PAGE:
What is Section 145?

Section 145 of the Income Tax Act, which basically deals with the method of accounting to be, followed which is divided into 3 subsections:

  • Section 145(1):

Section 145(1) deals with the provides that Income under the head “Profits & Gains from Business & Profession” or Income from Other Sources shall be either cash or mercantile system of accounting to be regularly employed by the assessee paying taxes. However, some assessee follows the combined method of accounting. cash and mercantile method of accounting. This method is normally not allowed. They have to either use cash or mercantile method.

Provision 1 of Section 145 states that when accounts are correct and complete but the method of accounting deployed does not compute accurate income, in that case, income will be computed by the assessing officer with regard to accounting method of his preference.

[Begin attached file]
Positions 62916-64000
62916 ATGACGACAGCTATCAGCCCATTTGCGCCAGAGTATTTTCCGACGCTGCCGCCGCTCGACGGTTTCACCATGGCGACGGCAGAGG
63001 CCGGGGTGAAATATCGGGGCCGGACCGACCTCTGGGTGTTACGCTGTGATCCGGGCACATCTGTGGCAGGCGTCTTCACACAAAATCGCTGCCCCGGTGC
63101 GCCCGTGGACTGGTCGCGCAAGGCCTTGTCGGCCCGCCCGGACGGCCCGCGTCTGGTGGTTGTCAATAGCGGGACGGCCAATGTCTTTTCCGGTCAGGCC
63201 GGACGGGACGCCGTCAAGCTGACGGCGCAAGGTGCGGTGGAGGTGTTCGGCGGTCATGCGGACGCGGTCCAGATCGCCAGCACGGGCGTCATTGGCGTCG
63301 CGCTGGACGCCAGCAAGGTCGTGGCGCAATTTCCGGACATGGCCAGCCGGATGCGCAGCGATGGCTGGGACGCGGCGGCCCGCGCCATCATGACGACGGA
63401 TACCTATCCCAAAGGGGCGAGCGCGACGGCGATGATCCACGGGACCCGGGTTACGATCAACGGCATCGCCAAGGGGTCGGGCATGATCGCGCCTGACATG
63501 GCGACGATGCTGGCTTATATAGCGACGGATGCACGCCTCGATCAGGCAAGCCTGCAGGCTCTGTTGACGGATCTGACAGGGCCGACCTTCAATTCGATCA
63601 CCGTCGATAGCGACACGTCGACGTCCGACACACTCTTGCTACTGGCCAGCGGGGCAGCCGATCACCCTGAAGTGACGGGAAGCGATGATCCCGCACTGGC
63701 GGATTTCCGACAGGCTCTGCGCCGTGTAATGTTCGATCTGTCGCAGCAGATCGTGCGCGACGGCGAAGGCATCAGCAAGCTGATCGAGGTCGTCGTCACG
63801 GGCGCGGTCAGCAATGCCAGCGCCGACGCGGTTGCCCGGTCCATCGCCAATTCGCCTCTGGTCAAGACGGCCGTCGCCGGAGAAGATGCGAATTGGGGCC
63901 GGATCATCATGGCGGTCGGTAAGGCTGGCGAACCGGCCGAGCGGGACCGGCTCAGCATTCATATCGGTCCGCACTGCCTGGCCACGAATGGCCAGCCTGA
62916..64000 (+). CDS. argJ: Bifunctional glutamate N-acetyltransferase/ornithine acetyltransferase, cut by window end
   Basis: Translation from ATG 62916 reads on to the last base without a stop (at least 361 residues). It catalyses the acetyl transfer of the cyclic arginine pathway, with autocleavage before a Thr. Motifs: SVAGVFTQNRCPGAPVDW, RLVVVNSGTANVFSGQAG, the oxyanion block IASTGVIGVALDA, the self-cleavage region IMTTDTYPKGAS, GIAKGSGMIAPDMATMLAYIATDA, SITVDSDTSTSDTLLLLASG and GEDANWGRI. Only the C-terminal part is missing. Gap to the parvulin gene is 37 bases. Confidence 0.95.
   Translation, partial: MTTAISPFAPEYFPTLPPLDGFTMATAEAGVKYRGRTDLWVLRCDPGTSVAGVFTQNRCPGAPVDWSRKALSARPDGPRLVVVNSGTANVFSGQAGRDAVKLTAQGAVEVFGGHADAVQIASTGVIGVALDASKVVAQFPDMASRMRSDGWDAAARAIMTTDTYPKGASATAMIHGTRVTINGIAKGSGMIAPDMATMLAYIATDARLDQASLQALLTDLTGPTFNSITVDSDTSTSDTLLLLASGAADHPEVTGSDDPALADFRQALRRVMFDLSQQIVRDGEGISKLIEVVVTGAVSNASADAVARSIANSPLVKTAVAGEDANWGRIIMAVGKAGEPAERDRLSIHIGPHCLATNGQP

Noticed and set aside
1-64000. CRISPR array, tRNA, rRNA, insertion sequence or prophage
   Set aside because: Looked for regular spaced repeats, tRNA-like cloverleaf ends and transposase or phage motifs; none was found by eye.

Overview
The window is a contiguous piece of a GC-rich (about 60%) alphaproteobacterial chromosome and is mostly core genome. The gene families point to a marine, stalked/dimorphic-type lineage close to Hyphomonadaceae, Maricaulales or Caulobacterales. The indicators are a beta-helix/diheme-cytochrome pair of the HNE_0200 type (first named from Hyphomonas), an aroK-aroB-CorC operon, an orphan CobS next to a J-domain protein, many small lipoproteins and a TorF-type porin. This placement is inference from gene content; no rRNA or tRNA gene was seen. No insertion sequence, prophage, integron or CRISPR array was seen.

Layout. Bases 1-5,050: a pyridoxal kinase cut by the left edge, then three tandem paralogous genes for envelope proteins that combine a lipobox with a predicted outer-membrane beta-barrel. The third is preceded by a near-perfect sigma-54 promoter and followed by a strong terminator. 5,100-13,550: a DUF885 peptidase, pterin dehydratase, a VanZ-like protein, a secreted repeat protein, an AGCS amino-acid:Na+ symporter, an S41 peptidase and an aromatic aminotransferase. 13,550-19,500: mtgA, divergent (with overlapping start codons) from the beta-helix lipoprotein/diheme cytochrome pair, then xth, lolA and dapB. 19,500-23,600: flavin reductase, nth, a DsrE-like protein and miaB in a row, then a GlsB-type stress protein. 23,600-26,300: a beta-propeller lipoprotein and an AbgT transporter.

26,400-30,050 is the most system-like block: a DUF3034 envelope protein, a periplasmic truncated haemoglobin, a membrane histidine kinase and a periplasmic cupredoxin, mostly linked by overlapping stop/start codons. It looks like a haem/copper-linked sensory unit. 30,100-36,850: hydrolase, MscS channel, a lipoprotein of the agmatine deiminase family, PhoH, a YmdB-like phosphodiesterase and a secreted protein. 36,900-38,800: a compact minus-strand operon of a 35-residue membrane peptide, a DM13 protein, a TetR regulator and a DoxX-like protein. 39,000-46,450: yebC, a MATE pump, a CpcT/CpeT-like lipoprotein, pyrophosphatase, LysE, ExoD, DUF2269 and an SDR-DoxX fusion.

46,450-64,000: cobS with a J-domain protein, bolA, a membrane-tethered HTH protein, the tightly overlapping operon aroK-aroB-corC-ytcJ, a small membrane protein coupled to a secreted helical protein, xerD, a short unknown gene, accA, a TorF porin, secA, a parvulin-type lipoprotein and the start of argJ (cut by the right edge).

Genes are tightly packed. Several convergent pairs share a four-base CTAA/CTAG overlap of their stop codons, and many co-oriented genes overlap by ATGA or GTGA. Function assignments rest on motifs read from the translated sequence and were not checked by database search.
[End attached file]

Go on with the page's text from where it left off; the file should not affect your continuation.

Provision 2 of Section 145 states that where the assessee has no regular method of accounting the income in such a case will be calculated as per the method of account deployed in the last financial year

Provision 3 of Section 145 states that any interest in security that an individual receives has not been charged in the earlier years that does not mean that he will not be charged for that this year.

  • Section 145(2):

Section 145(2) deals with the provisions related to the accounting standards which are provided by Central Government from time to time in the official gazette. Following accounting standards are notified under section 145(2):

Accounting Standard I:

  • AS 1 deals with all significant accounting policies adopted in the preparation and presentation of Financial Statement.